Native oratory and speech making is among the most eloquent of all the oral traditions, with some sought-after speakers being called upon to represent the host family during ceremonial activities. In general, speeches are not long soliloquies but rather carefully parsed and paced words that come from the heart. The best orators deliver the message directly, and with gestures and body movements that focus audience attention.
The prehistory of the
When one observes Native
culture today, it is remarkable that beliefs and practices have endured the
efforts to eradicate nearly all aspects of Native life. Two hundred years ago
the ancestors of today’s Salish artists were carving monumental cedar house
posts with images that made reference to the social and religious status of the
families who lived within the house—their mythic beginnings, ancestral
histories, spirit associations and ritual privileges. Ceremonial regalia, in
the forms of masks, rattles, staffs and other special pieces, were visual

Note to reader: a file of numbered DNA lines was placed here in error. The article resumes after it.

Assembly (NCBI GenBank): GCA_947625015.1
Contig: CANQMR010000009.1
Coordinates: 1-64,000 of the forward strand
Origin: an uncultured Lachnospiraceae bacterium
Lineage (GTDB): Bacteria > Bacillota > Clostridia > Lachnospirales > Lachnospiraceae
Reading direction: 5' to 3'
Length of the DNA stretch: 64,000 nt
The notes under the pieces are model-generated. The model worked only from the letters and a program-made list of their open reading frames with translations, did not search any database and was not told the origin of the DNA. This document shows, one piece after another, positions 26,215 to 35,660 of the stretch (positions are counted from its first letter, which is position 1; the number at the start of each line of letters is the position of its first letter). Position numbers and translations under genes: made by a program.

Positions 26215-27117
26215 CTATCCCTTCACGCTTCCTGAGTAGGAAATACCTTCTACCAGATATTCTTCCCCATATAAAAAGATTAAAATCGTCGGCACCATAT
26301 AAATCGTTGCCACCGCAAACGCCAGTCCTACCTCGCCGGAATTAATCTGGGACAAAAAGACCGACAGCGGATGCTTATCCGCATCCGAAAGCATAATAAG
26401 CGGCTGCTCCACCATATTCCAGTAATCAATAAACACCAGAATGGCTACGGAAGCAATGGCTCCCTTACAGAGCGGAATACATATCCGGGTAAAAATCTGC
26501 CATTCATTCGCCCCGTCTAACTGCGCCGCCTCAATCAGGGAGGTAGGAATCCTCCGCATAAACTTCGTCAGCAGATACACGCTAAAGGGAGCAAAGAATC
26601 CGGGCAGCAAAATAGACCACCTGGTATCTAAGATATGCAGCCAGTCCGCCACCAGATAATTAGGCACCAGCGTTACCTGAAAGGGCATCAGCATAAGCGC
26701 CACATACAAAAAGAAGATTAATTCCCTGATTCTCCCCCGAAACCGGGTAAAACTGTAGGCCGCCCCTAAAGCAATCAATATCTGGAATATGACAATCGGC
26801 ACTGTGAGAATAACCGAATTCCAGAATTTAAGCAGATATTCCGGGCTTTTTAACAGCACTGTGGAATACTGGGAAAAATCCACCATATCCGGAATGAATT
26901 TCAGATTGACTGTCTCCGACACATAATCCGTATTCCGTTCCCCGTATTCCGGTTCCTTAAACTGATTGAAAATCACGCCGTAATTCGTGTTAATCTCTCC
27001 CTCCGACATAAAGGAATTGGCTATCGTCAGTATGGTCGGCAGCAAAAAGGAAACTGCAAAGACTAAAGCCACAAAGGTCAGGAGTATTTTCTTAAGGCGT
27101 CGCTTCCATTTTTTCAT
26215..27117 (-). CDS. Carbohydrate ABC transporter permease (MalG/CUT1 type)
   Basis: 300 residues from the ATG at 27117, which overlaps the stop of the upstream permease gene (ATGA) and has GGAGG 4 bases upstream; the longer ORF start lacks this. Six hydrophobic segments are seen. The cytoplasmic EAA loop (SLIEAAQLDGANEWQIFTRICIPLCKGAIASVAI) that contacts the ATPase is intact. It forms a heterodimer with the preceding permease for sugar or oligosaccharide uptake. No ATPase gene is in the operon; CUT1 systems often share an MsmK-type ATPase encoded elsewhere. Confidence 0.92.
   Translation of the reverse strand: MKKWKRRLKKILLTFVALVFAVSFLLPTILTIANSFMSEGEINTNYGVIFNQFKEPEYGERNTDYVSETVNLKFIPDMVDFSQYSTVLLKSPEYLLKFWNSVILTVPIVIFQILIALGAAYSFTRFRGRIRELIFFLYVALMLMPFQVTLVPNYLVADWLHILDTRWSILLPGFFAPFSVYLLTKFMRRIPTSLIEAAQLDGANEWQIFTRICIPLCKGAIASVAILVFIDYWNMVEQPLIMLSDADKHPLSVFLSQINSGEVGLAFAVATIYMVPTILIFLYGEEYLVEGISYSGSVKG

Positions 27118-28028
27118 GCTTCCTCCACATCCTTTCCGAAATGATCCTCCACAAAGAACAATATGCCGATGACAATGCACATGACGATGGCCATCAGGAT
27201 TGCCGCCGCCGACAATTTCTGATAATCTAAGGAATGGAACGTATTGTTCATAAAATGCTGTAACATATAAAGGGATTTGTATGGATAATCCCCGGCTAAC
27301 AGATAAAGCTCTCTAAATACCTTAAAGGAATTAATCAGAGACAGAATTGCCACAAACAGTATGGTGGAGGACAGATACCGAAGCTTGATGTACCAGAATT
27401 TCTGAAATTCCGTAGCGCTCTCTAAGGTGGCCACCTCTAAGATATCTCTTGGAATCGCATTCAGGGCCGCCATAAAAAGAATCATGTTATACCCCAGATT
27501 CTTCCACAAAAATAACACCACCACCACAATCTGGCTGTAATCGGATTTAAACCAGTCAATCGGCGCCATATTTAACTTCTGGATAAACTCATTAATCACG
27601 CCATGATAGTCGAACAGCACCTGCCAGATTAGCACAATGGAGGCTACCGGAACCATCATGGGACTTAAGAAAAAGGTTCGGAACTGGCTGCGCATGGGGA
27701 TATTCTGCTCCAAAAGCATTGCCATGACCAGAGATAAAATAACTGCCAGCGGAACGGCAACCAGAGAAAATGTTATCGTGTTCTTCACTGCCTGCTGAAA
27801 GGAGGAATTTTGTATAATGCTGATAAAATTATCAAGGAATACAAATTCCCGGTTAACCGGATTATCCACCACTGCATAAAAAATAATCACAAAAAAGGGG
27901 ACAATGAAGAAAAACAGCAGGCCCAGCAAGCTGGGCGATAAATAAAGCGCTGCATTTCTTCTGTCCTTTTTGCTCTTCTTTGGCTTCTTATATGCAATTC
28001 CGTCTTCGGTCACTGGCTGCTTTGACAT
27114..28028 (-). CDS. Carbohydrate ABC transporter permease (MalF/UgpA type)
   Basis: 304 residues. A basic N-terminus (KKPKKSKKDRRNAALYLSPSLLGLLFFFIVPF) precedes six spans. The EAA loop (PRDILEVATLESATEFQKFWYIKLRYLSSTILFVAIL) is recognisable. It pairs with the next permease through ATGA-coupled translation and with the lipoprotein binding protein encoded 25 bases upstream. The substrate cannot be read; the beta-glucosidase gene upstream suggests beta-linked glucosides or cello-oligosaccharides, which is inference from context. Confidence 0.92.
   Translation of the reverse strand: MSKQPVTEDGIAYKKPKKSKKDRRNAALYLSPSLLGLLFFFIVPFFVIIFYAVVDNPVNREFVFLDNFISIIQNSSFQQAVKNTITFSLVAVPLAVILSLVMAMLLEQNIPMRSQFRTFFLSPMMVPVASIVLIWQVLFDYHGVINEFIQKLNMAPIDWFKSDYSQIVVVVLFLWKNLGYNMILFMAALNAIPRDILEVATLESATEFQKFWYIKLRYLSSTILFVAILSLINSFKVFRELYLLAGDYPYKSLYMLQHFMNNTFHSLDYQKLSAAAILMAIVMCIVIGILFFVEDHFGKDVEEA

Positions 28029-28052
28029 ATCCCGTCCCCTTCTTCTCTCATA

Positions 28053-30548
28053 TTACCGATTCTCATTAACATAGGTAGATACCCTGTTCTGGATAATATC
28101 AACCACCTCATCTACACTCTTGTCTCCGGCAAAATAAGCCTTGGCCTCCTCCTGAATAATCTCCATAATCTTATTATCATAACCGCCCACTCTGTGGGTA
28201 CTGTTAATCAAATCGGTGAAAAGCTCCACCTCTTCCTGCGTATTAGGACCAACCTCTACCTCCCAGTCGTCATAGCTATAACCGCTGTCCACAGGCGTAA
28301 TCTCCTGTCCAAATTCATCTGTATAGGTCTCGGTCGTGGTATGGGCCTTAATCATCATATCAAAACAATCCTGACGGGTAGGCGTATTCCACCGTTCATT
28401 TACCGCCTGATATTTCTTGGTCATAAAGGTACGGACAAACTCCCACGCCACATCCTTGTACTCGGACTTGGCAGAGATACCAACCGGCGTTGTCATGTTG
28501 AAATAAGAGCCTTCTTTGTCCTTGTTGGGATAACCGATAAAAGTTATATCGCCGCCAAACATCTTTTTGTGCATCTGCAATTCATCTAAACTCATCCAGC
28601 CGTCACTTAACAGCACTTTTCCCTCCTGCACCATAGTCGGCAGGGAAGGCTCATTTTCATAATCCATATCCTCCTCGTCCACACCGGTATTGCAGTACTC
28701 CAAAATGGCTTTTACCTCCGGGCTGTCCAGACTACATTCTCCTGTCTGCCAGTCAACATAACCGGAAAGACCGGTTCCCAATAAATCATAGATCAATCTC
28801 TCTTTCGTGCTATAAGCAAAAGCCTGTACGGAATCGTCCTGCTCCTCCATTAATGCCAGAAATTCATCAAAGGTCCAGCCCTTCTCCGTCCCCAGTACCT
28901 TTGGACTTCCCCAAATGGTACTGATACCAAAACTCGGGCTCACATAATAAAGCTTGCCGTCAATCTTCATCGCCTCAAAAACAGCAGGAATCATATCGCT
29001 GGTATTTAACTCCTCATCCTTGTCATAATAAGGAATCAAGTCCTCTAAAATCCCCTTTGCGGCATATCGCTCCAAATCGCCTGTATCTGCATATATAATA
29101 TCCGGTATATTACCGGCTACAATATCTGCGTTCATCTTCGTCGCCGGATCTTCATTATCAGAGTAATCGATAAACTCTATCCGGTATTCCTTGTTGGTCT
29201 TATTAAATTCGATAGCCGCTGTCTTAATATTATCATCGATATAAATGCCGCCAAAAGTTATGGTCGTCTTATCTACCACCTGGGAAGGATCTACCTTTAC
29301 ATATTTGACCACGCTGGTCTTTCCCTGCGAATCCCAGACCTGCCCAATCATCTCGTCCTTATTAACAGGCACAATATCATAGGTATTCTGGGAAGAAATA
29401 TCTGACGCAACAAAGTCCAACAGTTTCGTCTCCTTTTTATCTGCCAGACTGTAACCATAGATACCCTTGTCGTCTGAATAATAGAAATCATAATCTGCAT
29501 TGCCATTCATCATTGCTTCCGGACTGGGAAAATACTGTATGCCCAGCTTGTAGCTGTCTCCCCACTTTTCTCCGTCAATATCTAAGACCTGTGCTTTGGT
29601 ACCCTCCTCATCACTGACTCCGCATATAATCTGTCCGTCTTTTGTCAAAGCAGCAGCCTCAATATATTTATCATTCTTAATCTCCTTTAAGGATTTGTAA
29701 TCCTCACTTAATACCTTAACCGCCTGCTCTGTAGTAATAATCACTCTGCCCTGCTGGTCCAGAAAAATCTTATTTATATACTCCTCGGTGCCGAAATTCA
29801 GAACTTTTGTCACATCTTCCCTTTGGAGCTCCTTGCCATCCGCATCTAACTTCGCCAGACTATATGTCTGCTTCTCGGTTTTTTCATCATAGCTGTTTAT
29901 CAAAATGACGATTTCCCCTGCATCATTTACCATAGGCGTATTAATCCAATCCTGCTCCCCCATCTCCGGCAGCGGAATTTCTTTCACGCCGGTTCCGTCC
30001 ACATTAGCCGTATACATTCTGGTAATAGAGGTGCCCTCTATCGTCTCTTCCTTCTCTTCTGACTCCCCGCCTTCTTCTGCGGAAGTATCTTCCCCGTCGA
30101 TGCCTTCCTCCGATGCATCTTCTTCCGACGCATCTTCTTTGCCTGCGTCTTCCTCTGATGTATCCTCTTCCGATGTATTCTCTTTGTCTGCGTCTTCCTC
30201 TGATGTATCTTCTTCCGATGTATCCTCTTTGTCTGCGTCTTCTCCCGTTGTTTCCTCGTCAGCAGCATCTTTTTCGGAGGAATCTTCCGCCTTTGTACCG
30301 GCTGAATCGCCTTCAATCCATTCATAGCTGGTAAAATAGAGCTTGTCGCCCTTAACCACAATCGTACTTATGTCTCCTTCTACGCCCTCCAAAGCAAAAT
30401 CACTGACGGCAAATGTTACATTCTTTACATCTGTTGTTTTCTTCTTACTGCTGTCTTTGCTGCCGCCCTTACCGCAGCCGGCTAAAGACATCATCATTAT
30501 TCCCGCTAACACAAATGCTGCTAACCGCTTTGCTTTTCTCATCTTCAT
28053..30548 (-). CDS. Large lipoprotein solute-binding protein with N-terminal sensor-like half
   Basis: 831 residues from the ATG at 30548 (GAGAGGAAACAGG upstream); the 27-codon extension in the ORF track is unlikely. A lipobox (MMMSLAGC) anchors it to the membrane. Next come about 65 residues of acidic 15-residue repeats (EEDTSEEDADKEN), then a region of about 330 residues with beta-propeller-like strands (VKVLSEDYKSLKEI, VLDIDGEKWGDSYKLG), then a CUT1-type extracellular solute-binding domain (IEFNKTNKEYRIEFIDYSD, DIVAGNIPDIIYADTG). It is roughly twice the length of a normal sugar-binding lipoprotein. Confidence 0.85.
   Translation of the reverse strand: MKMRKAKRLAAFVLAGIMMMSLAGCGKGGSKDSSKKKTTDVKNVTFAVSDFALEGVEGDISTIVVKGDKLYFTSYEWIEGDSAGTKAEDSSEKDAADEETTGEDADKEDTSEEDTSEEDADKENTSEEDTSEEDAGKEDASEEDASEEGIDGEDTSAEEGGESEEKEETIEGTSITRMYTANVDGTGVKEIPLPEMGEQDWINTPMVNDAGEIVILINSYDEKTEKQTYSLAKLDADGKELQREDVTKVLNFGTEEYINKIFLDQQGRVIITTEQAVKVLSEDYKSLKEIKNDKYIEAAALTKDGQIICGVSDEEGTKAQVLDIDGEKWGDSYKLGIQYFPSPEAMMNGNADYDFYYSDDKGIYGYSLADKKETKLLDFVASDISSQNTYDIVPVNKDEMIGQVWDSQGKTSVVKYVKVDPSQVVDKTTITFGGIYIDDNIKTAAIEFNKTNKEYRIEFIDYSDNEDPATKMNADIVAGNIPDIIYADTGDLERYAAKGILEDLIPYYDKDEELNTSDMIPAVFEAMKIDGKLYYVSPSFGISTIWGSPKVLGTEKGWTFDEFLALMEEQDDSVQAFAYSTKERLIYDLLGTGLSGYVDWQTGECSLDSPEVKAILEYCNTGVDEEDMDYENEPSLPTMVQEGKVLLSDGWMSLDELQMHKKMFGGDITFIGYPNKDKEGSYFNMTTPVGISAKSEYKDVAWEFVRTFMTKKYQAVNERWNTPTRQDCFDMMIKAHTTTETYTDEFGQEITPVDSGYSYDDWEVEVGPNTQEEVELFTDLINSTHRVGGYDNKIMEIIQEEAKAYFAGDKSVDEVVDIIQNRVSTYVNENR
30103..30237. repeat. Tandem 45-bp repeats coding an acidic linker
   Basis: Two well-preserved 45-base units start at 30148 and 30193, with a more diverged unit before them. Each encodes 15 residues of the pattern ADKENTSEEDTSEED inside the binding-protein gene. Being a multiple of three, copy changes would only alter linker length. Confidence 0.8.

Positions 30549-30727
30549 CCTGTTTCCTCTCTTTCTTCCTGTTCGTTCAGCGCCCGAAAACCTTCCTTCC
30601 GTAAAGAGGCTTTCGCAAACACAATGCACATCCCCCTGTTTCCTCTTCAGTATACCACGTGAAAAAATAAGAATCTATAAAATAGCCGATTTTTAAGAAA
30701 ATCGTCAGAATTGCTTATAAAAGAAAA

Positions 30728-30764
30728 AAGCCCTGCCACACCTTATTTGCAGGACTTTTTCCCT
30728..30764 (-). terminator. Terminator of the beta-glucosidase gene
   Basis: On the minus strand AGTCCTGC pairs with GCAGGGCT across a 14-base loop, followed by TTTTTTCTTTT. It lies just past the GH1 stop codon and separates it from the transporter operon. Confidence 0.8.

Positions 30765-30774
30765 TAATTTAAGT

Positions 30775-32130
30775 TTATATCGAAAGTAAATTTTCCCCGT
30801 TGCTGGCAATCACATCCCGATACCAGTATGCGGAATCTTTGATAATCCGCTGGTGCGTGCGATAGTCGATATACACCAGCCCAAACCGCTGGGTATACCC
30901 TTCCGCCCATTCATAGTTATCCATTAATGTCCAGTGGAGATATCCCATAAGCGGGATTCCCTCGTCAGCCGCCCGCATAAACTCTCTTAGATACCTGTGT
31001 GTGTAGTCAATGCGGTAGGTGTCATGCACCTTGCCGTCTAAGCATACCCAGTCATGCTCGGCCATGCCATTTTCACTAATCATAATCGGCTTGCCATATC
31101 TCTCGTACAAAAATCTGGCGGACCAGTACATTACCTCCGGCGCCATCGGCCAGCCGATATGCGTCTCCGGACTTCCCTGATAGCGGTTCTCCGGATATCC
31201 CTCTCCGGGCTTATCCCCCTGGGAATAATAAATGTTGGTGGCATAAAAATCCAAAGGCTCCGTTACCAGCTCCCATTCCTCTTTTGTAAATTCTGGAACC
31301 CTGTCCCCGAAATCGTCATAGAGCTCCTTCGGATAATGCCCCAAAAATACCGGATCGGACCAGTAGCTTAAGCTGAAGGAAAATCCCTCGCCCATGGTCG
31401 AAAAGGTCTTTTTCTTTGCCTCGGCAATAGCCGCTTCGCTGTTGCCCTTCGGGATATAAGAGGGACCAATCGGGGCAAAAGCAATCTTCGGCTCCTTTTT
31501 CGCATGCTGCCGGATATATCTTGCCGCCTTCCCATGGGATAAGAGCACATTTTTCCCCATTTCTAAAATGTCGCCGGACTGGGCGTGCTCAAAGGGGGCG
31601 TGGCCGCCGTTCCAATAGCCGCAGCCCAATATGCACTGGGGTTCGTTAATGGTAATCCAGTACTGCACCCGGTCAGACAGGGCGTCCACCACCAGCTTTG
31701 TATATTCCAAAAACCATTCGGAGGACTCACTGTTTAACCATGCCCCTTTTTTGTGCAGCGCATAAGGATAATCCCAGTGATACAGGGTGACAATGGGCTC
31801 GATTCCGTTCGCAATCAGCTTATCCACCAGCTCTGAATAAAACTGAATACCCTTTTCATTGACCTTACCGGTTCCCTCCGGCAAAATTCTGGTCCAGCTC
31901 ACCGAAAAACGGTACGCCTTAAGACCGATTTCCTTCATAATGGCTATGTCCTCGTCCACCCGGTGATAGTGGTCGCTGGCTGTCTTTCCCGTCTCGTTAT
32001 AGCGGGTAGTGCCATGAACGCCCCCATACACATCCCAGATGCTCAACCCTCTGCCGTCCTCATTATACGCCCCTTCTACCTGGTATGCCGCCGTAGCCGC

manifestations of ideological and cosmological beliefs. At the same time,
Salish women who specialized in the weaving of baskets and robes were transforming
roots, grasses, bark and mountain goat wool into items of breathtaking richness
and tangible wealth. The weavers’ penultimate skills and originality provided
garments that protected new dance initiates, that formed marriage dowries for
the high-ranking class, and that provided surplus wealth for the potlatch host
to give as gifts, thus enlarging the family’s prestige for the duration of
their lives and beyond. (A good source for art images and explanation is Robin
Wright, ed. A Time of Gathering: Native Heritage in
With the coming of the
first outsiders, in 1792 when Captain George Vancouver entered the Puget Sound
Beginning in the 1870s, Native
children were sent to boarding schools in